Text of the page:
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ItemWhy Do Option Prices Predict Stock Returns? The Role of Price Pressure in the Stock MarketGoncalves-Pinto, L ; Grundy, BD ; Hameed, A ; van der Heijden, T ; Zhu, Y (Institute for Operations Research and the Management Sciences (INFORMS), 2020-09-01)Stock and options markets can disagree about a stock’s value because of informed trading in options and/or price pressure in the stock. The predictability of stock returns based on this cross-market discrepancy in values is especially strong when accompanied by stock price pressure, and it does not depend on trading in options. We argue that option-implied prices provide an anchor for fundamental stock values that helps to distinguish stock price movements resulting from pressure versus news. Overall, our results are consistent with stock price pressure being the primary driver of the option price-based stock return predictability.
ItemCan Socially Responsible Firms Survive Competition? An Analysis of Corporate Employee Matching Grant SchemesGong, N ; Grundy, BD (Oxford University Press (OUP), 2019-02-01)Employee matching grant schemes are coordination mechanisms that reduce free-riding by socially conscious employee-donors. Matching schemes coupled with lower take-home pay than offered by non-matching firms will survive capital and labor market competition if employee type is not observable and socially conscious employees are more productive or value working together. Matching can enhance employee welfare and raise more for charity without reducing profits. We document that matching firms have higher labor productivity and are more likely to be ranked as one of the “100 Best” employers. The result is robust to managerial entrenchment concerns and is not confined to the high-tech sector.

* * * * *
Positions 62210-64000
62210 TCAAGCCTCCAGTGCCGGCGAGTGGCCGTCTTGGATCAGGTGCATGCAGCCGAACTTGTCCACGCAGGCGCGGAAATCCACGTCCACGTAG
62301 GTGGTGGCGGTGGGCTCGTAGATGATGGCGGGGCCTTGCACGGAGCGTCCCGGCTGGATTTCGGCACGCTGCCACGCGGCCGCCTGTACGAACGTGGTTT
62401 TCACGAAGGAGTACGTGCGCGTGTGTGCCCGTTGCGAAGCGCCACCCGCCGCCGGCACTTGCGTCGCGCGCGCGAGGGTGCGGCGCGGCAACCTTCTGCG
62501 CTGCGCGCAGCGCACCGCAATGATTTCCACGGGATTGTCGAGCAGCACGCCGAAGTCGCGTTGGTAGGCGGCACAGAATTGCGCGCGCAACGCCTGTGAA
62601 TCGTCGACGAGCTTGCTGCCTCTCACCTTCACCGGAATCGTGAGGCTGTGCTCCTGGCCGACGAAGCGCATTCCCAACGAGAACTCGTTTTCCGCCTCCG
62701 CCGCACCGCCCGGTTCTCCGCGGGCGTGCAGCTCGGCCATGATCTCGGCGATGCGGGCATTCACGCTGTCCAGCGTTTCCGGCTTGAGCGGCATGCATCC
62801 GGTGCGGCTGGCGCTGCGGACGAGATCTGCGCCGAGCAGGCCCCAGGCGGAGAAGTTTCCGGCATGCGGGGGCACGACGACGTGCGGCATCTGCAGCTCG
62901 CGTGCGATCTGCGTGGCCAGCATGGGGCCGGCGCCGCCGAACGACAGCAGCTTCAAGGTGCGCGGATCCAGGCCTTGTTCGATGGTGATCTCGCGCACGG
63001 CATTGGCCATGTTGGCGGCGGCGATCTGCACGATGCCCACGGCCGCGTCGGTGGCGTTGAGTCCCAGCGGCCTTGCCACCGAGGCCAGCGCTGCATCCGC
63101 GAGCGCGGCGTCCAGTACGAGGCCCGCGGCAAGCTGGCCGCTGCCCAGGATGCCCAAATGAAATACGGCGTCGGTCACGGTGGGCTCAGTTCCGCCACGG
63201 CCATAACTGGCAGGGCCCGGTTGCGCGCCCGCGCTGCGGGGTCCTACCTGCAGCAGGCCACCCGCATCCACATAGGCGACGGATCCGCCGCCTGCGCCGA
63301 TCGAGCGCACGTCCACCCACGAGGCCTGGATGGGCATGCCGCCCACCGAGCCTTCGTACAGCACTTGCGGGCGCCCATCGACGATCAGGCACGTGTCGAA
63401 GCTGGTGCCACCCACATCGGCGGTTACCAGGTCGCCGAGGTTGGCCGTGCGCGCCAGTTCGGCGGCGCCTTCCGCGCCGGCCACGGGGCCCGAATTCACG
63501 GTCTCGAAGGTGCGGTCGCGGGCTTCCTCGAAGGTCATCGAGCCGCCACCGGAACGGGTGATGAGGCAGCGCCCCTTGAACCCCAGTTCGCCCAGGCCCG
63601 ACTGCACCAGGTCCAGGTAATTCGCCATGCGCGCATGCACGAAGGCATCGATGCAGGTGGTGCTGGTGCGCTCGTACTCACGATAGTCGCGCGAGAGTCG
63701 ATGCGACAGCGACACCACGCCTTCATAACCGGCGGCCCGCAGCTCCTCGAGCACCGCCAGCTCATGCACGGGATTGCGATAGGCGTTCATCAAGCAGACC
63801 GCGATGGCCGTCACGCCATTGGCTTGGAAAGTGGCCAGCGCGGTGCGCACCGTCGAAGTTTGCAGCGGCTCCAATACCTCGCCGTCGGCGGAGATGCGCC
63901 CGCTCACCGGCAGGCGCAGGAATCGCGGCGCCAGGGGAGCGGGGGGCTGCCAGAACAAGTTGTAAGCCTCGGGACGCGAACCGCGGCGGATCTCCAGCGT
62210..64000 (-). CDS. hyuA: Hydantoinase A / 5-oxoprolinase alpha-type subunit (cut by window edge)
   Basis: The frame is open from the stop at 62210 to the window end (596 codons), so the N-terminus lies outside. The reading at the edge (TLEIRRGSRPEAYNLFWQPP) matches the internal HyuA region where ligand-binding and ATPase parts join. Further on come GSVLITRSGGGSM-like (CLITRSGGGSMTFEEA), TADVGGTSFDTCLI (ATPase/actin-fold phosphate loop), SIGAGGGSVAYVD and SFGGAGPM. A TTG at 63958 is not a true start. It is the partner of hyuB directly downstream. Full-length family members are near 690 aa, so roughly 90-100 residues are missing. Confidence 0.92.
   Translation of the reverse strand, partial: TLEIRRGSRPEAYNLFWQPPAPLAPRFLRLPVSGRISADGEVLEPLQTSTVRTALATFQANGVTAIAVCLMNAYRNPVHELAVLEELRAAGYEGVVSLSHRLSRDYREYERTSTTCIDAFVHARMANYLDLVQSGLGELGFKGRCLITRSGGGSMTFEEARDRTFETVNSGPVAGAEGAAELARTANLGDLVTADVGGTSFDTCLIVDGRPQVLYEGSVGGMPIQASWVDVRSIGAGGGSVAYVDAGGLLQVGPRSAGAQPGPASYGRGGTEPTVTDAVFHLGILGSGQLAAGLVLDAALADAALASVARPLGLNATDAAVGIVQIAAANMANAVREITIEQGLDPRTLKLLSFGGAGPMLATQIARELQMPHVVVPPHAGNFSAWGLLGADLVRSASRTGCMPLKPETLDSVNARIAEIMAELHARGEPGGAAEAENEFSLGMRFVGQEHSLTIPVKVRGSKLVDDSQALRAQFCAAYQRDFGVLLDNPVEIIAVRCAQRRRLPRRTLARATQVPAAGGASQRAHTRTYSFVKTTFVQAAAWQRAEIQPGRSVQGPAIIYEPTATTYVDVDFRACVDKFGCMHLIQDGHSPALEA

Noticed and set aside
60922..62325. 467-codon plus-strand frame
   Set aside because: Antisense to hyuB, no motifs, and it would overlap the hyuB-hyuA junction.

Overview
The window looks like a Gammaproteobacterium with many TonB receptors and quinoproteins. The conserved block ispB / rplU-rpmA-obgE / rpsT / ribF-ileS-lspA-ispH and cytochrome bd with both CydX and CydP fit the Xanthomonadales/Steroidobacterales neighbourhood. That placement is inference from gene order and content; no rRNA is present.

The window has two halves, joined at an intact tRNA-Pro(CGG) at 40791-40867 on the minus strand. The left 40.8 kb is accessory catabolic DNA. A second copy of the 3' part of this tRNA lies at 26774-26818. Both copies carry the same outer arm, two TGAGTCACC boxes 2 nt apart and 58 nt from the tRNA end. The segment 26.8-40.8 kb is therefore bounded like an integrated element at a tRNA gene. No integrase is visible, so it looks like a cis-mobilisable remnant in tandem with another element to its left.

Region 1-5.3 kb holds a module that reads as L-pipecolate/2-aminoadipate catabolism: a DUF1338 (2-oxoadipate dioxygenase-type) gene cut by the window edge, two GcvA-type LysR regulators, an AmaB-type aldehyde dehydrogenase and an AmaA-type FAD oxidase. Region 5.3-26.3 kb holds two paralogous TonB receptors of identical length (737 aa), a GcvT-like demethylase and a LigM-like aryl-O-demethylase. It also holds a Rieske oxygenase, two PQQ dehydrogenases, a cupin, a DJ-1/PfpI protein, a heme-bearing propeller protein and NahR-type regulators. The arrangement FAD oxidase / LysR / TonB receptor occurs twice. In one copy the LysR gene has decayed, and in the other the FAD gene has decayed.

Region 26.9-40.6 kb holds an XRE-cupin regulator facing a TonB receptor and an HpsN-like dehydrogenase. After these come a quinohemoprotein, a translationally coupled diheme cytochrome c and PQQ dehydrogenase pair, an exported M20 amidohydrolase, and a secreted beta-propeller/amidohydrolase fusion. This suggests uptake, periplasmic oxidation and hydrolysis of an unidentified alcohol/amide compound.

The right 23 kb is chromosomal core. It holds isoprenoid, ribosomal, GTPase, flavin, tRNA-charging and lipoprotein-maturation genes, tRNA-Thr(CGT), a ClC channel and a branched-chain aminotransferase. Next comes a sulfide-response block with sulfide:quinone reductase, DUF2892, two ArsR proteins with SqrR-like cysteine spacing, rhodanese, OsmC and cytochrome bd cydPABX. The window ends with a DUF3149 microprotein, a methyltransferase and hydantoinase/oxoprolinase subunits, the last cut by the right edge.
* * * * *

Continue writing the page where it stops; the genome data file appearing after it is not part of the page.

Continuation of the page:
ItemDisappearing Call Delay and Dividend-Protected Convertible BondsGrundy, BD ; Verwijmeren, P (WILEY-BLACKWELL, 2016-02-01)Firms do not historically call their convertible bonds as soon as conversion can be forced. A number of explanations for the delay rely on the size of the dividends that bondholders forgo so long as they do not convert. We investigate an important change in convertible security design, namely, dividend protection of convertible bond issues. Dividend protection means that the conversion value of the convertible bond is unaffected by dividend payments and thus dividend-related rationales for call delay become moot. We document that call delay is near zero for dividend-protected convertible bonds.